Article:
Half a croissant, on a plate, with a sign in front of it saying '50c'
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bubble leaves trees

soap-bubbles form on the leaves of trees when it's rainy
  [vote for,

if genetic engineering will be able to make possible the choosing of substances a plant secretes, my idea has the slightest chance of being baked.

some trees have to be geneticaly engineered in order for their leaves to secrete a substance that helps forming soap-bubbles. it would solve into the rain water or irrigation system, and then it could help cleaning the leaves better than plain water. but frankly, I don't care whether the leaves of trees are clean or not. the goal of this substance is obtaining leaves that make bubbles when the wind blows. the bubbles` sizes depend on those of the leaves. when the wind is strong enough, the bubbles come off, and start descending.

great for gardens and parking lots.

sweet, Apr 13 2004

Tree bubbles http://www.upthefar...egs.com/bubbles.htm
[skinflaps, Oct 04 2004, last modified Oct 05 2004]

Darn scientists got there first.... http://www.isb.vt.e...04.apr.html#apr0403
[jonthegeologist, Oct 04 2004, last modified Oct 05 2004]


       I like this idea. It would look like something out of Willy Wonka's Chocolate Factory if you had a whole forest of them. Couple of problems, though: 1) Detergent is horrible stuff. It stings if it gets in your eyes, it makes everything it touches feel greasy, and it's probably not very good for the grass. Is there another substance you can use that makes bubbles but is not quite so noxious? 2) You would need some way of getting the stuff into hoops or you would just get spots of detergent blown off the trees instead of bubbles. You could do this by having special hoop-shaped fruit, which secreted the soap on the uppper inside edge so it would form a film inside the hoop. But that sounds like it would be some pretty magical genetic engineering.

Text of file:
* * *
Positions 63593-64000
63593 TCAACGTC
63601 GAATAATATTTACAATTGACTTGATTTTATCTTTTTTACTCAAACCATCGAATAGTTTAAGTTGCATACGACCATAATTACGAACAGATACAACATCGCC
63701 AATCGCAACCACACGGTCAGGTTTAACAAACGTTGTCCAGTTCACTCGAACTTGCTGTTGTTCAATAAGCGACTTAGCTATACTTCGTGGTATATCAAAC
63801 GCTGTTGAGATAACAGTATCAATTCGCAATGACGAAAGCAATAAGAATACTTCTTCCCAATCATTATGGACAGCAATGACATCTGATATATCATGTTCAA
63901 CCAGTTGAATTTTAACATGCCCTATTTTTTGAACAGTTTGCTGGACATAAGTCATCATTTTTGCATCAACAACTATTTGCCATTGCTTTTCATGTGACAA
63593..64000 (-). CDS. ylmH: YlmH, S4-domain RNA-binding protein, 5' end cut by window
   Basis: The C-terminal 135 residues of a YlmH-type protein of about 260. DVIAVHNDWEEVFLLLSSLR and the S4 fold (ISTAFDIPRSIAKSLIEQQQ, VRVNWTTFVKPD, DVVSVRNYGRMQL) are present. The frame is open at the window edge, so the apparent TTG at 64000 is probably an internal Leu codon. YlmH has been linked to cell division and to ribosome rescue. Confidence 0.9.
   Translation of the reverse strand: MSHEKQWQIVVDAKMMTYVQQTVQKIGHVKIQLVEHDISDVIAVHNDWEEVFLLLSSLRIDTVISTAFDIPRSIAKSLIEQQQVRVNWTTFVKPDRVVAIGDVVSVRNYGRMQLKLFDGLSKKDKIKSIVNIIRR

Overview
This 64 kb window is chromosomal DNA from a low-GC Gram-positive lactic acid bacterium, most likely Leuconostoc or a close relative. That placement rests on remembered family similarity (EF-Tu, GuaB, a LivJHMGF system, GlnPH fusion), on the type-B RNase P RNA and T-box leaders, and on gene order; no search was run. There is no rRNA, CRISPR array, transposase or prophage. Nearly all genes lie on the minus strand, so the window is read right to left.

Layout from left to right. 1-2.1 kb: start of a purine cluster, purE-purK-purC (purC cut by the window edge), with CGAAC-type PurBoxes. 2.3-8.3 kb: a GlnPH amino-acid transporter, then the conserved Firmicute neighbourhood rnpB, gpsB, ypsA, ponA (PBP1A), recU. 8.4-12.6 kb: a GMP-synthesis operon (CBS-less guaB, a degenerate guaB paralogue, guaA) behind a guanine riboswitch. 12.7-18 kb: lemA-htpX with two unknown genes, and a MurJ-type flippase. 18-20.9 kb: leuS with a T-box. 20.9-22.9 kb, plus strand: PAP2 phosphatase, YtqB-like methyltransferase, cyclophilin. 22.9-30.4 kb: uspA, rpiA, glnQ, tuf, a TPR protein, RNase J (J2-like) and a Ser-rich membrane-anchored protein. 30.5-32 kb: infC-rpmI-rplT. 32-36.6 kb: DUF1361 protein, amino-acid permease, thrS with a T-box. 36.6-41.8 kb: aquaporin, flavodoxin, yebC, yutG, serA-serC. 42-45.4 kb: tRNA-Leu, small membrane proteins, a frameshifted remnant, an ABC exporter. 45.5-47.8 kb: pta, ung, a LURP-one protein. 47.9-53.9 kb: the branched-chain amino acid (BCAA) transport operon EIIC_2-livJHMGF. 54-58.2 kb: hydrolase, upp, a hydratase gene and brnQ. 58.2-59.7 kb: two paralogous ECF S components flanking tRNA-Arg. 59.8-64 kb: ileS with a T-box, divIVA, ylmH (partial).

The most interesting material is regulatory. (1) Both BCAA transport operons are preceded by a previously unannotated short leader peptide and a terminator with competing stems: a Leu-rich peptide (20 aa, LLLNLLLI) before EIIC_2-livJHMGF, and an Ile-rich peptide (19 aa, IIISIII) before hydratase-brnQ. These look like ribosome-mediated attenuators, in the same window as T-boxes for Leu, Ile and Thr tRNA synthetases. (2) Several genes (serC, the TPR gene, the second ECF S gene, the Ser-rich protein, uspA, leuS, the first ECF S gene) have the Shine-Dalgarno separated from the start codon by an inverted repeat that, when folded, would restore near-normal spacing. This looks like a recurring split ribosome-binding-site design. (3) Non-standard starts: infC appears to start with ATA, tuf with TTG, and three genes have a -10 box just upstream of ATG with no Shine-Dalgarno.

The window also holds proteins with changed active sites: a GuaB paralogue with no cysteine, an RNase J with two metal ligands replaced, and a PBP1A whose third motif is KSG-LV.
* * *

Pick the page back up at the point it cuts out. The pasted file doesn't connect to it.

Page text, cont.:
spacemoggy, Apr 13 2004

       I doubt if plants and trees would tolerate soapy substances in their system. would kill off the greenfly anyway.
po, Apr 13 2004

       well, [spacemoggy]   

       1.obtaining a human-skin neutral substance isn't that hard. it's a matter of ratio between acid and basic compounds. when the p.h. is 5.5 the substance is considered neutral.   

       2. if you look closely to the shape of some oval leaves, you'll see it's probable that bubbles could form..
sweet, Apr 13 2004

       you'd need leaves with holes in them like a swiss cheese plant. oh gawd, I am getting drawn into this.
po, Apr 13 2004

       no, you wouldn't. you'd need oval-semi-spherical leaves. common [po] !! it's not that unlikely for a leave to be oval and concave at the same time... but on the other hand, you can have them genetically-pierced, if you will. but I not more than one hole per leave. that's final.
sweet, Apr 13 2004

       don't you need air to be blown through the hole to create the bubble?   

       don't you c'mon po - me!
po, Apr 13 2004

       Now, now, leaf it out.
skinflaps, Apr 13 2004

       If I find a leave, I'll put it myselve on the shelve with my elve hoove.
FarmerJohn, Apr 13 2004

       Do elves have hooves? I need to watch Lord of the Rings more closely, obviously.
spacemoggy, Apr 13 2004

       baked. tsk! Can't believe it.   

       Well, sorta. Soaps are a specific kind of surfactant and surfactants occur naturally in many plants.   

       Ok ... one particular surfactant which goes by the name of a rhamnolipid is a useful for biodegradation of oil spills in soils and in water. Scientists are working on genetically modifying plants to produce their own rhamnolipids which will help keep the toxicity of soils down.   

       Ok, so it doesn't produce huge amounts of bubbles that the author envisaged, but they are genetically modifying plants to produce soap-like chemicals.
jonthegeologist, Apr 13 2004

       thank you [jon]. turns out I wasn't so crazy after all..
sweet, Apr 13 2004

       Since you are already up to genetic engineering you should also breed a little bug that eats round holes into the leaves of these trees. Then the wind can easily blow the bubbles.
kbecker, Apr 13 2004

       GM bubbles. Whatever next?
DrCurry, Apr 13 2004


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